Young Men's Christian Association - Wabash Avenue Records
Richard J. Daley Library
801 S. Morgan St., Room 3-330
Chicago, IL 60607
Extent: 4.25 Linear Feet
The YMCA at 3763 S. Wabash Avenue was designed by Robert C. Berlin and financed primarily by Julius Rosenwald, Chairman of Sears, Roebuck, and Company, who added his funds to those raised by community residents. Completed in 1913, the facility provided housing, education, and vocational training for African Americans emigrating from the South who sought new opportunities in Chicago's growing industrial and commercial enterprises. The YMCA at Wabash Avenue in Chicago thrived as a center of African-American culture, partly due to a notable lack of other alternatives. Carter G. Woodson stayed at the Wabash Avenue YMCA during visits to Chicago. Dr. Woodson's experiences at the Y and in the surrounding Bronzeville neighborhood inspired him to create the Association for the Study of Negro Life and History in 1915. Woodson believed that education and increasing social and professional contacts among blacks and whites could reduce racism and he promoted the organized study of African-American history partly for that purpose. Woodson would later promote the first Negro History Week in Washington, D.C., in 1926, forerunner of Black History Month. The Bronzeville neighborhood declined during the late sixties and seventies like many other inner city neighborhoods across the country, and the Wabash Avenue YMCA was forced to close during the 1970s.
Scope and Content Note:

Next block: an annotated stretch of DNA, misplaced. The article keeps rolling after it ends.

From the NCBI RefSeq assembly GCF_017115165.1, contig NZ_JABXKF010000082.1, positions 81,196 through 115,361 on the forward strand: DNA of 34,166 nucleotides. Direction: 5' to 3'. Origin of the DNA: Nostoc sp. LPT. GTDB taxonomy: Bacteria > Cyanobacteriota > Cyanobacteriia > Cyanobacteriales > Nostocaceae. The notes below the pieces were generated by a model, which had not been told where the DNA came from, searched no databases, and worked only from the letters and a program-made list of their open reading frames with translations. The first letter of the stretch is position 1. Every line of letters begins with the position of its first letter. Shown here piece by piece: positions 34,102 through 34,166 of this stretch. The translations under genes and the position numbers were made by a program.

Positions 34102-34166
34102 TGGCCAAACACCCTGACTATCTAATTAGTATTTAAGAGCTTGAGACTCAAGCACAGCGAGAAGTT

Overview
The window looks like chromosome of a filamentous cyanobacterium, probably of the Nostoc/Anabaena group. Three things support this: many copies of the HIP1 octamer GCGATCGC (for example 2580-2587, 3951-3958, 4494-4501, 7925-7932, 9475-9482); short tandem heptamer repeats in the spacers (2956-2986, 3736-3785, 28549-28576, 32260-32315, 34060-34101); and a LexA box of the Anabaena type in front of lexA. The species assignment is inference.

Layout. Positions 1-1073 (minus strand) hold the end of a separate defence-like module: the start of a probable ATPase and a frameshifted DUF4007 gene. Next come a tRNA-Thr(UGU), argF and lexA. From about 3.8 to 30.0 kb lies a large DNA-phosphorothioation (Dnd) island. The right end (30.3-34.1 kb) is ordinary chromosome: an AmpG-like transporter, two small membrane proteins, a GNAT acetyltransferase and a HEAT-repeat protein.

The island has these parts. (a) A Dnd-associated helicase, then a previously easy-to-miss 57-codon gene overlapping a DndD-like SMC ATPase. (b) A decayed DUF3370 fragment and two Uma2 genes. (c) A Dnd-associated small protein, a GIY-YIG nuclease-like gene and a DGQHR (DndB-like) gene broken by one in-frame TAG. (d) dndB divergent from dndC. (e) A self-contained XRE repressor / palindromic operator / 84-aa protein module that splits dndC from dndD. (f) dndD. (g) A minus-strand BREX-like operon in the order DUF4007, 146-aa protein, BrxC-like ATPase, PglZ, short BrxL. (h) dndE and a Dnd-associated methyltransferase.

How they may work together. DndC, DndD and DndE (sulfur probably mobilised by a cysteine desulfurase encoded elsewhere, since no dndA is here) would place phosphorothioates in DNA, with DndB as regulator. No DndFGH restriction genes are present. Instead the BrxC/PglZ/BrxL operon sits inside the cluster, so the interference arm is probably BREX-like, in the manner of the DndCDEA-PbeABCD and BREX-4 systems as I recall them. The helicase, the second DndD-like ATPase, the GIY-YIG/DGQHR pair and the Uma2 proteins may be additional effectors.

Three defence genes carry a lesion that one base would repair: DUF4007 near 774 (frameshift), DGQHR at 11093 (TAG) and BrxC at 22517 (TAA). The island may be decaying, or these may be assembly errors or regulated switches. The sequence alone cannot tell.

The YMCA - Wabash Records are organized into four series: I. General, II. Board of Directors - Minutes and Reports, III. Photographs, IV. Contents of Scrapbook. Series I includes correspondence, memoranda, notes, pamphlets, brochures, schedules, program plans, budget requests, reports, minutes, clippings, forms, lists of officers, YMCA conference materials, administrative forms, newsletters, and issues of trade publications such as Institutional Feeding and Housing. Memoranda, correspondence, programs, newsletters, and reports from the Welfare Council of Metropolitan Chicago and other affiliated organizations are also held in this series. Series II consists of minutes and reports of the Board of Directors of YMCA at Wabash Avenue. These materials are copies and are held in sequential order. Some original minutes and reports are held in Series I, General. Series III are photographs showing the personnel, patrons, and activities of the YMCA from 1917 to 1958. Series IV consists of the contents of a disassembled scrapbook. These Records also include a small number of negatives, some of which do not have corresponding prints.